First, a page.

One of Intel’s innovations is called AndyVision, a robot and interactive sign designed to revolutionize the shopping experience. A robot scans inventory throughout a store to notify employees, in real time, what merchandise is in and out of stock. This and other useful information is projected on an interactive monitor for convenient customer access. The system is being piloted at Carnegie Mellon’s campus store.
East End tech titans
This Avengers Vybe Haptic Gaming Pad uses technologies developed here in Pittsburgh by Disney Research.
(Photo courtesy of Disney Research/Marvel/Comfort Research.)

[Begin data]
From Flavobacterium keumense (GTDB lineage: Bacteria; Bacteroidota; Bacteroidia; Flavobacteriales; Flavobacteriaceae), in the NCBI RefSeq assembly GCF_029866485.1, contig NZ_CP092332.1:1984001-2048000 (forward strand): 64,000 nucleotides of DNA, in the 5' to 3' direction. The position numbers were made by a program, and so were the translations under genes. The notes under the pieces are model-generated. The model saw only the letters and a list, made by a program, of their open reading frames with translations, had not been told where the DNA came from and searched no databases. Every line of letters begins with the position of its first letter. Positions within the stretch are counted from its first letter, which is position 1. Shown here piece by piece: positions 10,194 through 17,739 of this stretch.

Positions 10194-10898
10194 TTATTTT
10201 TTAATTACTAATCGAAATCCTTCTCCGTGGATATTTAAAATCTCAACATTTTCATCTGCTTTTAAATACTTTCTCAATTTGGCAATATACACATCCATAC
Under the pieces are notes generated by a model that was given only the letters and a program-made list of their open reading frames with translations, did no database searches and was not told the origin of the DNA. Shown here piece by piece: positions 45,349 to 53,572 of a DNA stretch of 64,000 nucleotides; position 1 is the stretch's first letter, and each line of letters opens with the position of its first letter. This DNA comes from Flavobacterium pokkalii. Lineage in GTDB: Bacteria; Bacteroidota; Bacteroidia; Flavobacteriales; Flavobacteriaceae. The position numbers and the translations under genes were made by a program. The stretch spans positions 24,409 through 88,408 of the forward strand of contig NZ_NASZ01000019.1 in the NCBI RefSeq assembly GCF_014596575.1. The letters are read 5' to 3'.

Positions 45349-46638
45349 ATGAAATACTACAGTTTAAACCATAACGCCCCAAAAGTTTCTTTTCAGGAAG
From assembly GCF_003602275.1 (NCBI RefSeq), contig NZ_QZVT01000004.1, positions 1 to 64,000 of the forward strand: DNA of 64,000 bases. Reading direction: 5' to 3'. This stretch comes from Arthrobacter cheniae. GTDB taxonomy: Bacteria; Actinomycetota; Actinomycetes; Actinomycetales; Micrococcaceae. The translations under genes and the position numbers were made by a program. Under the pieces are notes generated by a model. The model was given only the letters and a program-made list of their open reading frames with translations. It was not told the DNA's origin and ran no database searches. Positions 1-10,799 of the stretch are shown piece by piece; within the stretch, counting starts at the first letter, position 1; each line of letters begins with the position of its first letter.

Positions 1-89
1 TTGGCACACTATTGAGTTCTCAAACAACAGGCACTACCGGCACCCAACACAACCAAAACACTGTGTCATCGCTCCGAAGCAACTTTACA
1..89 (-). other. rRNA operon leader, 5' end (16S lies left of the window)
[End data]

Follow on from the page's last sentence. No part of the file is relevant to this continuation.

On the automotive front, Intel is working on a creating a headlight that can literally see through rain. An embedded computer selectively will turn off the elements of the headlight that hit individual raindrops, which creates glare when driving in a storm. The scientists and engineers working on Pad. The chair, availsuch projects see the advantages of their East able at Walmart.com, End location. “I live in Shadyside, just off of translates a video Walnut Street, and can walk to work game’s audio into through some very nice neighborhoods,” localized, vibration Gibbons says. “It’s a very attractive place to feedback that creates live, and compared to some of my colleagues’ an interactive sensory cost of living in the Silicon Valley, it’s so experience for the user. much more affordable here.” Other projects on tap Apple Pittsburgh has space in the same include creative uses building as Intel, as does the research arm of for 3D printing optics one of the world’s most recognizable media technology and a jugand entertainment companies—Disney. gling robot that takes Since 2008, Disney Research has called human-robot interacPittsburgh home as the site of one of its five tion to the next level. labs. Disney’s Pittsburgh space, which can Also in Oakland, you’ll find the research comfortably hold more than 100 researchers, power of Microsoft at work. post-docs, and interns at any given time, is In March 2006, Jeannette Wing, then located in the former Google Pittsburgh head of Carnegie Mellon’s computer science offices. department, wrote an essay, Computational Disney’s decision to create a research Thinking, for an industry trade journal. Since facility in Pittsburgh had a lot to do with then, her vision elucidated in the piece has set collaborative opportunities with Carnegie Mellon and the university’s world-class academics, according to director Jessica Hodgins. “CMU is a natural fit for Disney because of the areas where the university is so strong, such as The Robotics Institute, the HumanComputer Interaction Institute, and the Machine Learning Department,” Hodgins says. “These are all areas that Disney wants to focus and build on.” From Disney’s myriad parks and resorts to ABC Studios and ESPN, Disney Research supports all the Jeannette Wing business units of the Walt Disney Co. Its Pittsburgh lab, as a result, covers a in motion a movement that is revolutionizing broad range of research areas, including the relationship between computer science computer vision and machine learning, data learning and other fields. mining and RFID sensing, human-comput“It took off,” Wing says. “People read the er interaction, robotics, and haptic sensation article and somehow get inspired by the con(how a person responds to the sense of cept.” touch). The concept Wing refers to is computaWhile the lab’s primary focus is to genertional thinking, which is the creative ate peer-reviewed research, several of its techapproach computer scientists use to solve nologies have gone commercial recently. One problems. To think computationally is to of these is the Avengers Vybe Haptic Gaming think like a computer scientist. Yet, as enig106